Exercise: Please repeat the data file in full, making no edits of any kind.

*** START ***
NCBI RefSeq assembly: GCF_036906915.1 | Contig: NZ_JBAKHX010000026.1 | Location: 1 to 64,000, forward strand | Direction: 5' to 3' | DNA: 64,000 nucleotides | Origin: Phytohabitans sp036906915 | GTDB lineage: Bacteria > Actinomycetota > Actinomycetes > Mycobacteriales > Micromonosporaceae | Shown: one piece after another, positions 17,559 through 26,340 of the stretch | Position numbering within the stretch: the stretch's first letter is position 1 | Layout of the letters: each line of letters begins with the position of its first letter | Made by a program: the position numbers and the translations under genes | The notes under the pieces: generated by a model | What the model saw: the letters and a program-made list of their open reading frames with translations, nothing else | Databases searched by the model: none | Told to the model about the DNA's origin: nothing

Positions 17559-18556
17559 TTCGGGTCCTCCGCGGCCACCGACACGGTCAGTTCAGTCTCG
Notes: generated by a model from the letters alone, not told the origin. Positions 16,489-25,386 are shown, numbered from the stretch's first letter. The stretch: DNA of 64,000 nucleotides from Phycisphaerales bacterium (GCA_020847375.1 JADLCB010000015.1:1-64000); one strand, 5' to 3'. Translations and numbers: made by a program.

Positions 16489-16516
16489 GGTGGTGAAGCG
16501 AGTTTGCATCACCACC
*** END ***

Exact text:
NCBI RefSeq assembly: GCF_036906915.1 | Contig: NZ_JBAKHX010000026.1 | Location: 1 to 64,000, forward strand | Direction: 5' to 3' | DNA: 64,000 nucleotides | Origin: Phytohabitans sp036906915 | GTDB lineage: Bacteria > Actinomycetota > Actinomycetes > Mycobacteriales > Micromonosporaceae | Shown: one piece after another, positions 17,559 through 26,340 of the stretch | Position numbering within the stretch: the stretch's first letter is position 1 | Layout of the letters: each line of letters begins with the position of its first letter | Made by a program: the position numbers and the translations under genes | The notes under the pieces: generated by a model | What the model saw: the letters and a program-made list of their open reading frames with translations, nothing else | Databases searched by the model: none | Told to the model about the DNA's origin: nothing

Positions 17559-18556
17559 TTCGGGTCCTCCGCGGCCACCGACACGGTCAGTTCAGTCTCG
Notes: generated by a model from the letters alone, not told the origin. Positions 16,489-25,386 are shown, numbered from the stretch's first letter. The stretch: DNA of 64,000 nucleotides from Phycisphaerales bacterium (GCA_020847375.1 JADLCB010000015.1:1-64000); one strand, 5' to 3'. Translations and numbers: made by a program.

Positions 16489-16516
16489 GGTGGTGAAGCG
16501 AGTTTGCATCACCACC